The Next U.S. Ambassador to China

Robert S. Ross, Fairbank Center Associate and Professor of Political Science at Boston College, explains the strengths — and challenges — facing President-elect Trump’s new Ambassadorial appointment, Terry Branstad.

Iowa Governor Terry Branstad meets Xi Jinping in 2012 when Xi was the PRC’s Vice-Chairman. Image credit: Steve Pope/Iowa Governor’s Office, via Getty Images

President-elect Donald Trump has selected Iowa Governor Terry Branstad as the next U.S. ambassador to China. Governor Branstad brings a number of strengths to U.S. policy making and to U.S.-China relations.

First, his long experience as governor in working with the Chinese leadership — including his long-term relationship with Chinese President Xi Jinping— and his strong commitment to cooperative U.S.-China relations will establish a foundation for the U.S. Embassy in Beijing to expand its access to the Chinese leadership.

Second, with his selection of Governor Branstad as ambassador, President-elect Trump signals to the Chinese leadership that he understands the importance to the United States of U.S.-China relations. In recognition of the heightened importance of this relationship, President George W. Bush and President Barak Obama both appointed ambassadors to China who were either senior American politicians or close associates of the president. With his selection of Governor Branstad as his representative to China, Trump similarly signals to Beijing his recognition of the importance of this relationship to the United States.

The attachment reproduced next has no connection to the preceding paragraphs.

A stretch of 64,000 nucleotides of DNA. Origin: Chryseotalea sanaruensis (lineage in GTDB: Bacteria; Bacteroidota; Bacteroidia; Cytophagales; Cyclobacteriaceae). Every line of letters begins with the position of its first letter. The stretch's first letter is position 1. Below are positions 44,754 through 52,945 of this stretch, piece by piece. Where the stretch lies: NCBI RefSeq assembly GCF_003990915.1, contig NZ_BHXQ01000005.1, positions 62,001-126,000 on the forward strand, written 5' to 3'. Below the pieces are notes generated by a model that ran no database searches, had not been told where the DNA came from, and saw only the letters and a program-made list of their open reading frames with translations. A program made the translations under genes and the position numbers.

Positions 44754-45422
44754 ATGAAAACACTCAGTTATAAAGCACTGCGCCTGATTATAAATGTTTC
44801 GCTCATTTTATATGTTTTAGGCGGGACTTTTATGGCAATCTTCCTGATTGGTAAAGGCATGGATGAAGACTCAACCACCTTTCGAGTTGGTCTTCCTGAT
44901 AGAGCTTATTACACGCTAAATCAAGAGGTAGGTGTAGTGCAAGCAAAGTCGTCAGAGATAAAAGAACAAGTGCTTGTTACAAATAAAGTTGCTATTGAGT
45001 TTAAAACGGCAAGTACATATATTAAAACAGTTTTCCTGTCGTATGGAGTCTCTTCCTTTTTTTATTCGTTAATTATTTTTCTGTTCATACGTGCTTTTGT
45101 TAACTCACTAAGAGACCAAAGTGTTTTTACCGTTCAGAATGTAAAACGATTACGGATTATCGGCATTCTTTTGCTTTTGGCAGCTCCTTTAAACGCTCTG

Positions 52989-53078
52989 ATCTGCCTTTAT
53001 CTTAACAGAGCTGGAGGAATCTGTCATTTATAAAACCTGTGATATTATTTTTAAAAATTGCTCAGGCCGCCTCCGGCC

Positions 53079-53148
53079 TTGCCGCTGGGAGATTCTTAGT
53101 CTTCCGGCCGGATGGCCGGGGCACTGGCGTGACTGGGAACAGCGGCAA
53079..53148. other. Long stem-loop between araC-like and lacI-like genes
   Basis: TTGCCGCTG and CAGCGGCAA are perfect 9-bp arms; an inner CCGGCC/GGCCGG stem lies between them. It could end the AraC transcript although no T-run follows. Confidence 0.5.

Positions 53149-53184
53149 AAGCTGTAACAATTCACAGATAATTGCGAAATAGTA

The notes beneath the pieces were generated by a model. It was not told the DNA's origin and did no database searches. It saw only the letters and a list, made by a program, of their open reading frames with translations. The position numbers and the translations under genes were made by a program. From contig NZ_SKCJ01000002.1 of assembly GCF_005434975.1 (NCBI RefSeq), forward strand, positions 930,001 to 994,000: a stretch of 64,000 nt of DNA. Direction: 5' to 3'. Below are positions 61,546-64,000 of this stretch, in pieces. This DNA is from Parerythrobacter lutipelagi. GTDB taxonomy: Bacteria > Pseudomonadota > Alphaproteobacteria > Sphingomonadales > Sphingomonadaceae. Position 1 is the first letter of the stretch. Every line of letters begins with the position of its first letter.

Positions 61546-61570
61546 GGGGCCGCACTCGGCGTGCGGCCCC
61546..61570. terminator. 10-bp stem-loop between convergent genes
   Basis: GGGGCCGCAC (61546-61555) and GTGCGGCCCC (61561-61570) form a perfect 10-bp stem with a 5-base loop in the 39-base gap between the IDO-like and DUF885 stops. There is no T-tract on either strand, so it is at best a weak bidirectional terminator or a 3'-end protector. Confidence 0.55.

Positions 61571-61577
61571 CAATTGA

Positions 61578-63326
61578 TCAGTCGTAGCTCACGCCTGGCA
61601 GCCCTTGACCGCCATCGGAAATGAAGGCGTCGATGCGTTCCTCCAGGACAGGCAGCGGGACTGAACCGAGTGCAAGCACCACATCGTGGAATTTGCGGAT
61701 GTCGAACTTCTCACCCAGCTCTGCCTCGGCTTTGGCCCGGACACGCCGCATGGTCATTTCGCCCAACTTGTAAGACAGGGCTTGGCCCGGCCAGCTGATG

Third, Governor Branstad understands the complexities of working with the Chinese political system. His extensive efforts to promote agricultural trade between Iowa and China, especially Iowa exports of soy beans and corn, have familiarized him with China’s negotiating culture and with the intricacies of the many layers of the Chinese bureaucracy. This experience will contribute to his ability as ambassador to negotiate with Chinese leaders.

Fourth, because he has understands the Chinese political system and Chinese perspectives on trade and other issues, and because he is committed to U.S.-China cooperation, he can play a positive role in U.S. policy making. In particular, by reporting Chinese perspectives on U.S.-China relations he will be able to contribute to greater sophistication in U.S. policy making and to the development of a mutually beneficial relationship.

Terry Branstad campaigning for Donald Trump in Iowa, image credit: AP/Steve Helber

Nonetheless, at this point in the presidential transition it is not clear that Governor Branstad’s experience and commitment to U.S.-China cooperation will be welcomed by President-elect Trump or by policy makers in his administration. President-elect Trump’s recent statements regarding Taiwan, the South China Sea, and U.S.-China trade suggests that he believes that a more conformational U.S. approach toward China can compel Chinese concessions that will reorder U.S.-China relations and improve U.S. security and economic interests.

If, as suggested by his recent statements, Trump develops a confrontational approach toward China, Chinese leaders will likely respond in kind. China today is far more confident and capable than it was at the start of the Reagan, Clinton and George W. Bush administrations, when it responded to U.S. challenges with significant retaliation. Should U.S.-China relations deteriorate in the first years of the Trump admiration, Governor Branstad may work to promote moderation and pragmatism in U.S. policy, but he will likely be marginalized and silenced in the U.S. policy making process.

Read Robert S. Ross’s blog post on China in the Era of Xi Jinping. He is the co-editor with Jo Inge Bekkevold of China in the Era of Xi Jinping(Georgetown University Press, 2016).

For more analysis and expert commentary on U.S.-China policy under President Trump, see our recent blog posts on “Trump and Asia,” the Trump-Taiwan phone call, or listen to Fairbank Professor Mark Wu (Harvard Law School) on NPR’s “All Things Considered.”